Deception Pass is Washington's most-visited state park for a reason. Mysterious coves, rugged cliffs, jaw-dropping sunsets, and a stomach-dropping high bridge make this park a go-to for locals and international travelers alike.
Families can fish and swim in Cranberry Lake. Beach explorers look for shells along miles of Puget Sound beachfront. Hikers can trek through forests and out along bluffs. And birdwatchers fill their field guides with notes. You may see a whale or a family of seals as you gaze on the wild waters that once challenged early explorers.
Your inner explorer will delight in learning Civilian Conservation Corps (CCC) history at Bowman Bay. The CCC was Franklin D. Roosevelt's Depression-era "Tree Army;" it employed nearly 3 million men and built many of America's state and national parks. An extended stay at Deception Pass will have you peering into tide pools at Rosario Beach, boating at Cornet Bay, strolling on North and West beaches and gaping up at Hoypus Forest, one of Washington's largest remaining old-growth stands.
You, your family and your out-of-town guests will be awestruck by the area's beauty and history, and you'll soon be planning your return.
Deception Pass State Park spreads over 3,854 acres, a marine and camping park with 77,000 feet of saltwater shoreline and 33,900 feet of freshwater shoreline on three lakes. The park is actually located on two islands — Fidalgo to the north and Whidbey to the south. The Canoe Pass and Deception Pass bridges connect the two islands, creating a gateway for exploration.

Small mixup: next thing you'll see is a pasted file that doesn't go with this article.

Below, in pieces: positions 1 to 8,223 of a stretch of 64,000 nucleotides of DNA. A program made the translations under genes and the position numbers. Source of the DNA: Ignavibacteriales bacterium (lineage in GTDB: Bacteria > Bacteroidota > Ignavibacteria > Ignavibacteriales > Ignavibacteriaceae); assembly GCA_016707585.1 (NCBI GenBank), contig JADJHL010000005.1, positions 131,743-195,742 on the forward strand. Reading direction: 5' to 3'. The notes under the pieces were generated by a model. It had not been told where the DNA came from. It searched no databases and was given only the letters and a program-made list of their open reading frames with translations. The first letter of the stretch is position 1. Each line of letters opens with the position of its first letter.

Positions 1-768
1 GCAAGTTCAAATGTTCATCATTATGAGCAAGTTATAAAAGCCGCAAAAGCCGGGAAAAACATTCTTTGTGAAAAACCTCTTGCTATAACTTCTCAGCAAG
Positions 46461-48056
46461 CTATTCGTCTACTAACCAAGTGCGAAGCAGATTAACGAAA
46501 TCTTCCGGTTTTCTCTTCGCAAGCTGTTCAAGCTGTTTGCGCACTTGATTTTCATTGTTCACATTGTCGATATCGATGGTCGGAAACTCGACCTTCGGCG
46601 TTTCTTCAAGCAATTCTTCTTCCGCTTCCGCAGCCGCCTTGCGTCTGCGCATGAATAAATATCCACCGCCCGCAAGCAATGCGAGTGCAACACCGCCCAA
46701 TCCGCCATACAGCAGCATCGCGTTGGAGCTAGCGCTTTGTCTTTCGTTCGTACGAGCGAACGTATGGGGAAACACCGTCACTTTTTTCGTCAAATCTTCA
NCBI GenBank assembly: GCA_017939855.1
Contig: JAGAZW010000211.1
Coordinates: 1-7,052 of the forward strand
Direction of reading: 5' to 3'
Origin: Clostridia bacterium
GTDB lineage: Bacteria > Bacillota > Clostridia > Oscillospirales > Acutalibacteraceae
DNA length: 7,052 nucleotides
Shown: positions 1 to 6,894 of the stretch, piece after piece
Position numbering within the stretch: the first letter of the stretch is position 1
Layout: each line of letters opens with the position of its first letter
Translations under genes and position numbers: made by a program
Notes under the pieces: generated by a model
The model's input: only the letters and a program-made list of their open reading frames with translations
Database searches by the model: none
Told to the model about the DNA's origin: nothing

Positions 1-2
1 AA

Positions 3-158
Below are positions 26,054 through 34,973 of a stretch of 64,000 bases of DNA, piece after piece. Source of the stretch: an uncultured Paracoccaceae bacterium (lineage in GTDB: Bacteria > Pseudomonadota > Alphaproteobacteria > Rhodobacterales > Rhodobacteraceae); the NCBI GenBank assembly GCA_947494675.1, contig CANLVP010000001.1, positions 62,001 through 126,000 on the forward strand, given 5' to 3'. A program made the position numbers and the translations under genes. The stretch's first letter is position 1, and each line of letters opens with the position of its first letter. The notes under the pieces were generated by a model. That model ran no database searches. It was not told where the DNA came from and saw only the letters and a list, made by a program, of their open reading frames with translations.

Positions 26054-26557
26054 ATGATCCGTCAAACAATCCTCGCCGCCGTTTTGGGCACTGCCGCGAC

Kukutali Preserve on Kiket Island is the newest state park property at Deception Pass. Co-owned and co-managed by the Swinomish Indian Tribal Community and Washington State Parks, this area welcomes visitors to bask in its old-growth forest, which ends at stunning views of Fidalgo, Hope, and Skagit islands. Flagstaff Point beyond a neck of land is off-limits to people, to protect a rare environment called a "rocky bald," which supports fragile native plant communities. Pets are not allowed in any area of the preserve.
PICNIC & DAY-USE FACILITIES
The park provides five kitchen shelters with electricity and six without, all of which were built by the Civilian Conservation Corps in the 1930s. Fifty sheltered and 261 unsheltered picnic tables are also provided. Picnic tables are first come, first served, but kitchen shelters are reservable.
1.2 miles of ADA hiking trails
3 miles of bike trails
6 miles of horse trails
38 miles of hiking trails
WATER ACTIVITIES & FEATURES
450 feet of dock
710 feet of dock
1,980 feet of moorage
Watercraft launches (5)
OTHER ACTIVITIES & FEATURES
Fire circles (6)
Located in Island County on Puget Sound, Deception Pass offers five saltwater and two freshwater watercraft launches, plus 710 feet of saltwater dock and 450 feet of freshwater dock. All motors are prohibited on Pass Lake, and only electric motors are allowed on Cranberry Lake.
The park has 172 tent sites, 134 partial-hookup sites, five hiker/biker sites, one dump stations, 20 restrooms (four ADA) and 10 showers (four ADA). Camping is located at three locations in the park, 18 tent sites and two utility sites are at Bowman Bay, seven tent sites and 49 utility sites at Quarry Pond, and 147 tent sites and 83 utility sites are at Cranberry Lake. Maximum site length is 60 feet (limited availability).
In addition, there are six campsites on Hope Island north shore bay, the pay station is near the east campsite, a vault toilet is in the woods 100 feet south of the campsites. The rest of the island is a natural area preserve and off-limits to recreational use. Standard primitive campsite rules apply.
Check-in time is 2:30 p.m.
Check-out time is 1 p.m.